State Senate President Calls on Yee to Resign After Arrest

State Senate President pro Tem Darrell Steinberg on Wednesday called on state Sen. Leland Yee to resign following his arrest on federal charges including soliciting bribes for political favors and conspiring to traffic in firearms.

The federal indictment against Yee, D-San Francisco, and 25 other people includes charges of conspiracy to receive and transport stolen property, money laundering, and murder for hire.

Steinberg, D-Sacramento, spoke in response to the arrest Wednesday in Sacramento flanked by a number of his fellow state senators.

Calling the charges in the indictment "sickening," and "shocking and surreal," Steinberg called upon Yee to resign.

"Leave. Don't burden your colleagues and this great institution with your troubles. Leave," Steinberg said.

Steinberg said senators were prepared to move to suspend Yee if he did not resign, and would remove him from all his committee positions.

"I am angry," Steinberg said. "I'm angry on behalf of the people and I'm angry on behalf of the 37 other members whose hard work everyday on behalf of the people is being tarnished because of events outside of their control and outside of our control."

Just last week, the Society for Professional Journalists handed state Sen. Leland Yee an award for his work fostering government transparency.

There was widespread shock on Wednesday about Yee's arrest, and how much he may have been hiding.

Assemblyman Tom Ammiano, a fellow San Francisco Democrat, said he was shocked on hearing of Yee's arrest.

A spokesman for Ammiano said the Assemblyman's thoughts on Wednesday were with Yee's family, because he has known them since they were on the city's school board together.

Despite the shocking nature of the allegations, some experts believe there will not be much political fallout from the expected demise of Yee's political career.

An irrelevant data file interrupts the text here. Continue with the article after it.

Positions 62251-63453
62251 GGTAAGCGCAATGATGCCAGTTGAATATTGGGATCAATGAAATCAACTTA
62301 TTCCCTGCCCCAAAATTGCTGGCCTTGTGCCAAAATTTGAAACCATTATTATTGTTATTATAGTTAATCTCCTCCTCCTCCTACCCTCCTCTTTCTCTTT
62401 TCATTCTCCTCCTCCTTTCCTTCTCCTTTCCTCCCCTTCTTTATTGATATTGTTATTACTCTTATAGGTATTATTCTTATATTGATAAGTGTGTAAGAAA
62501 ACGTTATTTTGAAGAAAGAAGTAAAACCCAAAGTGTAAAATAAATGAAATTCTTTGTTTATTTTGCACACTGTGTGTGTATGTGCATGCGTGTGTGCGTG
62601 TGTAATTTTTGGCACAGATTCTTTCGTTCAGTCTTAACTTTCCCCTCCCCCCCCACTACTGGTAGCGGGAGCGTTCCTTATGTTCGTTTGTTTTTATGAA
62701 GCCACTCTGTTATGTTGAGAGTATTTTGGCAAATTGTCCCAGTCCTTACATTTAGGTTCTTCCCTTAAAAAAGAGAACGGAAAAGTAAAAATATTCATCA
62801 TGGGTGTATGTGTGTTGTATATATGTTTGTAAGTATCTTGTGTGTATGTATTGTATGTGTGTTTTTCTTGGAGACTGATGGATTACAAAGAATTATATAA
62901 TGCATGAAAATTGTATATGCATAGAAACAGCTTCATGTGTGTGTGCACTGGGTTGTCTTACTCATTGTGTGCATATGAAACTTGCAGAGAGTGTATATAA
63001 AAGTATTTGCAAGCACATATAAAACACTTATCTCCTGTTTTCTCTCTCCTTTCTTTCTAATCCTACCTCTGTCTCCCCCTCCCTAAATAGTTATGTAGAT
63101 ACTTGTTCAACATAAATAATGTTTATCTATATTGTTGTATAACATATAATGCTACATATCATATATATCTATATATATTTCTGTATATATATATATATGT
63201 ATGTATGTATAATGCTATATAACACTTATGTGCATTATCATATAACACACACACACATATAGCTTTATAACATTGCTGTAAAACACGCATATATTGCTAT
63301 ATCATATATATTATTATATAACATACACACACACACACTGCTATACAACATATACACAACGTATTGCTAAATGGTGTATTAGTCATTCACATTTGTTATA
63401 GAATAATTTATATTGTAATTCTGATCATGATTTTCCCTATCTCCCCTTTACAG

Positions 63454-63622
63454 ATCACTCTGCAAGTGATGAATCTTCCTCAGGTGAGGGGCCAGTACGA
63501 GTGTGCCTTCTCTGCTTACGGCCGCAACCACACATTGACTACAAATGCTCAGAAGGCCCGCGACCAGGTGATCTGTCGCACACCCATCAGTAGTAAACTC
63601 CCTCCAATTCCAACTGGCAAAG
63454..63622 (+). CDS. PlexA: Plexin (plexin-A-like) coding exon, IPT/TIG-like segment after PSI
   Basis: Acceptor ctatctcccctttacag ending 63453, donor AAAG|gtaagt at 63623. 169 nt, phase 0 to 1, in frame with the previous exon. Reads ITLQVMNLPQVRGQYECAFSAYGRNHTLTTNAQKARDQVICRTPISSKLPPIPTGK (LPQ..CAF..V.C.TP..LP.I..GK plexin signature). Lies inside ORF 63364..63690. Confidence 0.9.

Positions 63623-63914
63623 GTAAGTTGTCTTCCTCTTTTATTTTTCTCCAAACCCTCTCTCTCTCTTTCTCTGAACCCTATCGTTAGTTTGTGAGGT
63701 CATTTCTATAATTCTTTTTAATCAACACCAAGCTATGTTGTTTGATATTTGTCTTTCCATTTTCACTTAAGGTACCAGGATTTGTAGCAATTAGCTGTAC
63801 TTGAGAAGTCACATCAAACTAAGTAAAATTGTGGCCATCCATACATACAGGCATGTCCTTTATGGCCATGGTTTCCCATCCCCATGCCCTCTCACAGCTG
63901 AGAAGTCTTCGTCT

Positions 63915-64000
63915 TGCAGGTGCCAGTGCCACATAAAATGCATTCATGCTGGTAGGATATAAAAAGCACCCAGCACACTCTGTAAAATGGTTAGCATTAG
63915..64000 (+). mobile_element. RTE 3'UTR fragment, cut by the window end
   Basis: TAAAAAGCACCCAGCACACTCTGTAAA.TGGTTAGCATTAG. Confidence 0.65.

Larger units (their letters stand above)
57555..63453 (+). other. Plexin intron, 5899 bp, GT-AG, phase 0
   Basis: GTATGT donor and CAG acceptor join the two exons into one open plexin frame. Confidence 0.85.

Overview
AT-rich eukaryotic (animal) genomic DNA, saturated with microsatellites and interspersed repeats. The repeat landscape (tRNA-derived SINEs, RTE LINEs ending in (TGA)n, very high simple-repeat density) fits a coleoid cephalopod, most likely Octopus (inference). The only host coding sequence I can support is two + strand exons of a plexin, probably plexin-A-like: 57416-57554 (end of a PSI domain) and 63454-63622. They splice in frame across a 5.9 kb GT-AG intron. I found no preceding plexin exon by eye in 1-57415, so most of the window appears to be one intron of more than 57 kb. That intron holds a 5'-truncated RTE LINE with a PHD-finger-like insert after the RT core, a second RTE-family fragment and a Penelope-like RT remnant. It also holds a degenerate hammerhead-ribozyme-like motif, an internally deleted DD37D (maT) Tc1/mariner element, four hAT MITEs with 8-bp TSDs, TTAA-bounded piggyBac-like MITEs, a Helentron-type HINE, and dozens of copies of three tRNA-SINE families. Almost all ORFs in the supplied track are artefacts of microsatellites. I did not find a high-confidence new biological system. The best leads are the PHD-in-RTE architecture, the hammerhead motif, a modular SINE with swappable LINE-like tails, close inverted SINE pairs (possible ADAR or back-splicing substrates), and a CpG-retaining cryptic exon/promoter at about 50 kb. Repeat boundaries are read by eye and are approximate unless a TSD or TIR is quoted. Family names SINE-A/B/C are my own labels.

David Latterman, a lecturer on politics for the University of San Francisco, said there shouldn't be heavy repercussions because Yee did not have many close ties to other politicians that could fall.

"If this was Ammiano or (State Sen. Mark) Leno, this would be a much bigger deal. They both have a lot of other politicians who model themselves after them and call themselves protégés," Latterman said. "You can't do that with Yee."

He also said there aren't likely to be votes on any upcoming bills that would be impacted by today's indictment.

As for negative impacts on the Democratic party, Latterman said he also expects those to be minimal.

"I don't think the Republicans can make too much hay of this," Latterman said. "There's always a few bad apples in any party."

Derek Cressman, who is running against Yee for Secretary of State, disagrees with Latterman's assessment. He said what happened today should be a "wake up call," and that, "We are clearly beyond the point of looking at one bad apple and instead looking at a corrupt institution in the California senate."

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